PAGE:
CE: You capture their attention. That makes them want to come in and see the space in person. It brings people in which is very important; it is step one. The closer has to be when they get there, when they open the door to have that emotional reaction, “Wow, this is where I want to be.”

Cheryl Eisen - swire haute interview 4Photo Credit: Courtesy of Swire Properties

HR: What tools or products do you have to streamline the staging process, and what reactions do you get from the buyers?

CE: We have a new product called Rendered-to-Reality, which we created to help get a home on the market quickly. We render it and then when we stage it in person a couple of weeks later. People are pretty shocked when they walk in and it literally is a seamless transition from the digital rendering to what they see in person. If they have come to see it, it is because they loved the rendering, and when they walk in, it is exactly what they saw in the rendering. They are really floored by that.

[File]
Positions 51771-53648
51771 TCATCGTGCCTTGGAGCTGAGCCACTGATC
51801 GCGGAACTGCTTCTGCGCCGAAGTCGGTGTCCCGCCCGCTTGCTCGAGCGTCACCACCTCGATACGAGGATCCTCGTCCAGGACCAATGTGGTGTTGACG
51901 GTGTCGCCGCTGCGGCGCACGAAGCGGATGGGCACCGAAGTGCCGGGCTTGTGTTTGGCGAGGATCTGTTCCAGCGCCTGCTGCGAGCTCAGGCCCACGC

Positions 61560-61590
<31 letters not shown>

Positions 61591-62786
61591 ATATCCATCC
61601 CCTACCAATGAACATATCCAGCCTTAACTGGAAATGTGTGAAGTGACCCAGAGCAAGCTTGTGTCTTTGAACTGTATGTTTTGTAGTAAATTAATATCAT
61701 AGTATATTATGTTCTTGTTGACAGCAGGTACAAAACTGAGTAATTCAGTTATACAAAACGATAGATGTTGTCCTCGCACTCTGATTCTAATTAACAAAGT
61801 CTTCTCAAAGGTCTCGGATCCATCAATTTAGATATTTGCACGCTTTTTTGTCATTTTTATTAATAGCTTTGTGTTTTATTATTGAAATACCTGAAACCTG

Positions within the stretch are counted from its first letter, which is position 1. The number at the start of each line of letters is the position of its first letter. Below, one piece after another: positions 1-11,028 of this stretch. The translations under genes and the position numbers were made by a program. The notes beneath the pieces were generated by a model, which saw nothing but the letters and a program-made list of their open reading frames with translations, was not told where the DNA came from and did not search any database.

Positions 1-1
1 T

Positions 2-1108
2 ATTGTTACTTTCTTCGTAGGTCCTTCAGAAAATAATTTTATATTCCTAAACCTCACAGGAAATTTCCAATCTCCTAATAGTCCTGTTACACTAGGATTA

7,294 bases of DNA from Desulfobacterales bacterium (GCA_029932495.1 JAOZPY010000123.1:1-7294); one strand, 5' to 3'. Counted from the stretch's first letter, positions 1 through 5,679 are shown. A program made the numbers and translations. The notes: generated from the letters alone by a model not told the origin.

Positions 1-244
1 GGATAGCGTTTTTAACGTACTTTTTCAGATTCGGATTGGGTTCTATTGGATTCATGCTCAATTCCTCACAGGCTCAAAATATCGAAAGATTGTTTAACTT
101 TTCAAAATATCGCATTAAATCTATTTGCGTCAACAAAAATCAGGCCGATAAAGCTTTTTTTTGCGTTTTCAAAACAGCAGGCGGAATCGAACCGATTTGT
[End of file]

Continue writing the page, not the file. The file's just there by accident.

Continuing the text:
HR: How do you feel about working with Swire Properties and its residences?

CE: Swire is amazing. These buildings [Reach and Rise] are next level. They have built this whole city in Brickell, and it is so modern, warm, and elevated. It is just so impressive how they have built an entire community with these beautiful buildings and with wellness in mind.